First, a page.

*For understandable reasons. I certainly didn’t think about retirement at that age. (I barely thought about getting a job. I just presumed I would—and would be able to—at some point.) However, when students are induced to do think about retirement, as I’ve written before, most take it for granted that Social Security is doomed. While they expect to pay into Social Security, they don’t expect to receive any Social Security benefits when they retire. Then, of course, I explain to them that making only one change—raising the taxable earnings base—would eliminate the projected deficit and keep Social Security solvent forever.

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Posted: 27 February 2017 in Uncategorized
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Setting aside enough of the surplus to support workers who have retired is one of the basic tasks any society faces.

Clearly, the United States is failing at that one simple task.

Yes, Americans do have Social Security. But, at an average monthly payment of $1,360 in 2017, it’s obviously not enough.

That’s why American workers are forced to have the freedom to come up with their own savings for retirement. And most are finding it difficult, if not impossible.

Overall, only one-third of American workers are saving anything in a workplace retirement account.

One reason is because, according to a recent study, only 2 out of 5 employees with access to 401(k)s and other defined-contribution retirement saving plans are actually using them. They simply aren’t being paid enough to buy what they need for themselves and their families and, at the same time, to put away money for retirement.

It’s no coincidence that the Census analysis found Americans with higher incomes were more likely to be socking money away for their old age. That dovetails with other data, such as the Federal Reserve’s annual survey on household finances, which found that almost 9 out of 10 Americans with more than $100,000 in annual income have a 401(k), compared with just four out of 10 earning less than $40,000.

The other reason is only 14 percent of companies actually offer these types of retirement plans, far lower than previous estimates.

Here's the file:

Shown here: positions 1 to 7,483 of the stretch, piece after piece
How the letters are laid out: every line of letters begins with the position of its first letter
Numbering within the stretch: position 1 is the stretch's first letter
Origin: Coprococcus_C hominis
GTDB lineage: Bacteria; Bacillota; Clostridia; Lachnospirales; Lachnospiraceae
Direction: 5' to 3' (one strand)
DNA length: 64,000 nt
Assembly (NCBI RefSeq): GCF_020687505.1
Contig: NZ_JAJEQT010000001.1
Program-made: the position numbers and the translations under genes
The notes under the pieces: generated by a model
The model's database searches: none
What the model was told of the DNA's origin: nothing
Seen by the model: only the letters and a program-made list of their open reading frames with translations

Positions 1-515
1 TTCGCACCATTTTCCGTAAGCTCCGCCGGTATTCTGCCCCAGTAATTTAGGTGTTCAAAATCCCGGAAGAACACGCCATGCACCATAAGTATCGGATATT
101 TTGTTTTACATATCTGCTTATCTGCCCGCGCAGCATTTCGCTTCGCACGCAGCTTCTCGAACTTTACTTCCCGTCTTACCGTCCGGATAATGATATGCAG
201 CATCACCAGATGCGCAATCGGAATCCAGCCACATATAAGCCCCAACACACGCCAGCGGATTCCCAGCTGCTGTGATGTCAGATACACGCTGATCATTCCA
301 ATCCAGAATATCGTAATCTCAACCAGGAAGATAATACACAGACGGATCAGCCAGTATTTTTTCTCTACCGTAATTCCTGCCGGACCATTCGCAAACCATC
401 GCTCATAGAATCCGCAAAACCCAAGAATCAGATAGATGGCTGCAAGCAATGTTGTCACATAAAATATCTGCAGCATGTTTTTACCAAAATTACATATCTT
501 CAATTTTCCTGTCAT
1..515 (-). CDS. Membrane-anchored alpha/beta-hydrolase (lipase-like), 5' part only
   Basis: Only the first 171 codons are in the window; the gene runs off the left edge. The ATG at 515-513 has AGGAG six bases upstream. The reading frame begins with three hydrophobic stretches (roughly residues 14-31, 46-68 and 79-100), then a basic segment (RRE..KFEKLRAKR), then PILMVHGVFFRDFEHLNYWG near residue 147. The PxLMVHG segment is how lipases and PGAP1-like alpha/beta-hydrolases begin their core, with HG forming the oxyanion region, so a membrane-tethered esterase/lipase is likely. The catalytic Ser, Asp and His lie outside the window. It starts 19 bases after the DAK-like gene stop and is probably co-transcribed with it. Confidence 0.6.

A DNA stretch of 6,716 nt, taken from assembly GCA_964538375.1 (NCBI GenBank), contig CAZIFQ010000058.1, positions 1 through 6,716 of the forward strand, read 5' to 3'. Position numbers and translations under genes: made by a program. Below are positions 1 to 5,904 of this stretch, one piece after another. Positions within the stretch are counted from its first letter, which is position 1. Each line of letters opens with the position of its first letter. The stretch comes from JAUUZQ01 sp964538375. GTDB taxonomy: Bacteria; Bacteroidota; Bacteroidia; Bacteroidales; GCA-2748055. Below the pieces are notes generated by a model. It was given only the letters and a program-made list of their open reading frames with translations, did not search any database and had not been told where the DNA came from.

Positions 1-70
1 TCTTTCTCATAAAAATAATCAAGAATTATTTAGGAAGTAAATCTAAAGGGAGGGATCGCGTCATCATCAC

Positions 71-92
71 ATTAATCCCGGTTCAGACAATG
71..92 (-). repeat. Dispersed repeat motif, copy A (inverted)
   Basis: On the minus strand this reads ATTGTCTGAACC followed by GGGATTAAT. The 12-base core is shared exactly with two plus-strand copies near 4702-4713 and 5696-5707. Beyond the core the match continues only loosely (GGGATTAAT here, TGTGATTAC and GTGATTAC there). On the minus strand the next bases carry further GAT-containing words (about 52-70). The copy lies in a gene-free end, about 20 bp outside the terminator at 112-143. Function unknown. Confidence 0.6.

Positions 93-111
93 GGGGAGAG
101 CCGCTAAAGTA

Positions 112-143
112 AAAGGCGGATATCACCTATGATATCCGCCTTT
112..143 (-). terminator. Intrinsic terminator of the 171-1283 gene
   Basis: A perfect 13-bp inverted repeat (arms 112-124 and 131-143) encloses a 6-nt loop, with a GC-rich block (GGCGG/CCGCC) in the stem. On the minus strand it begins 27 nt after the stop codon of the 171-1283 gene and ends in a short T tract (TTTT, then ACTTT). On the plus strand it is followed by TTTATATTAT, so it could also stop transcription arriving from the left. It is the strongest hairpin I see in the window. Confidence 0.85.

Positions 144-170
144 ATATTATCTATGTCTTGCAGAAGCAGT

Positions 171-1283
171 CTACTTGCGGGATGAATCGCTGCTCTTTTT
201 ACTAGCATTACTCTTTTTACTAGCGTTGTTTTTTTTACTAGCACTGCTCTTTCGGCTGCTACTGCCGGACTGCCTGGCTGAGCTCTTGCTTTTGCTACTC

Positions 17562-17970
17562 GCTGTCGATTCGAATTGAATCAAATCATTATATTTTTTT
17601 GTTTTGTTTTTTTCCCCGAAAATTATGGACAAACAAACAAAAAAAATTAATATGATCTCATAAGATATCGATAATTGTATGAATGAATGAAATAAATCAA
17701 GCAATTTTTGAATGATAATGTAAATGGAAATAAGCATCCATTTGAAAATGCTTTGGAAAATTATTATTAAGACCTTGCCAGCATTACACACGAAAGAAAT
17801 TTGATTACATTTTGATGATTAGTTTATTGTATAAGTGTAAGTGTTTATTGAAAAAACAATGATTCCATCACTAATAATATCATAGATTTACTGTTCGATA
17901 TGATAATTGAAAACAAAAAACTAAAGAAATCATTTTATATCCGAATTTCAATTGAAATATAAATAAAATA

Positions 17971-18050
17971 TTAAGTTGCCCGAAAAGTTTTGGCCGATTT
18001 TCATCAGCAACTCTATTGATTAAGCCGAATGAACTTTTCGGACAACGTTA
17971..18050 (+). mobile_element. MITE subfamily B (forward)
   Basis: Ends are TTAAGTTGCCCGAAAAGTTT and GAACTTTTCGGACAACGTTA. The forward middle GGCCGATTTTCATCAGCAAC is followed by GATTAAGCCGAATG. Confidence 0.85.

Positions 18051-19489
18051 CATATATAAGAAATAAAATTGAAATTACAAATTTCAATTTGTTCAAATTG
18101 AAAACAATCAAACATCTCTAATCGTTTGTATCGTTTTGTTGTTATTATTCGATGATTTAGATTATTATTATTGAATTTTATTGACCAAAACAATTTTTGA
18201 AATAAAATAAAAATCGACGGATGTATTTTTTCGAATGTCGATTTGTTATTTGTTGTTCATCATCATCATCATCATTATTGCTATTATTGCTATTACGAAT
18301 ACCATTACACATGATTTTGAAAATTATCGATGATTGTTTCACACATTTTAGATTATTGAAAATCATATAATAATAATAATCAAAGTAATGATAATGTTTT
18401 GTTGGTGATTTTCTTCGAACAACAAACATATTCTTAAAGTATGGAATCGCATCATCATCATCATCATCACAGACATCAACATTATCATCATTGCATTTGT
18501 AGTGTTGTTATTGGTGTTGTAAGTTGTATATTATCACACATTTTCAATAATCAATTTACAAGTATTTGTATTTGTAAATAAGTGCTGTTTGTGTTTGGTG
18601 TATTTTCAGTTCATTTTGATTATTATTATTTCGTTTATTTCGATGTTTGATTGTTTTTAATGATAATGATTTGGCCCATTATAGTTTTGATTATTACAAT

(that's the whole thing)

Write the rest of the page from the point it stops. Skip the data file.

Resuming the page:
The low percentage of employers that offer 401(k)s was especially noteworthy, [retirement specialist Arielle] O’Shea said, since previous estimates pegged the number at about 40 percent. “That is a significant problem,” she said.

Yes, indeed, that is a problem. Fourteen percent instead of 40 percent.*

The combined effect is that two-thirds of American workers are simply unable to save enough to fund their own retirements. They will have spent most of their lives working—and then they will struggle to stop working and enjoy their retirement.

Contrary to the advice of countless retirement specialists and politicians, who exhort American workers to tighten their belts and increase their savings, they’re not the ones who have failed. It’s a system that keeps workers’ pay in check and yet relies on their finding a way to accumulate individual savings—it’s that system that has failed American workers.

As I see it, the system that relies on individual decisions to save for retirement can’t be saved. Instead, it should be retired. And then replaced by the obvious alternative: transferring a portion of the growing surplus to workers when they retire. Such a system would be able to provide more generous benefits, starting at an earlier age—exactly what is need right now.

We can even give that system a name. Let’s call it Social Security 2.0.

 

*Now, it’s true, larger employers are more likely to offer 401(k)-style plans than smaller ones. So, 79 percent of Americans do in fact work at places that sponsor retirement plans. The problem is just 41 percent of those workers are making contributions to such a plan—more than 20 points lower than previous estimates.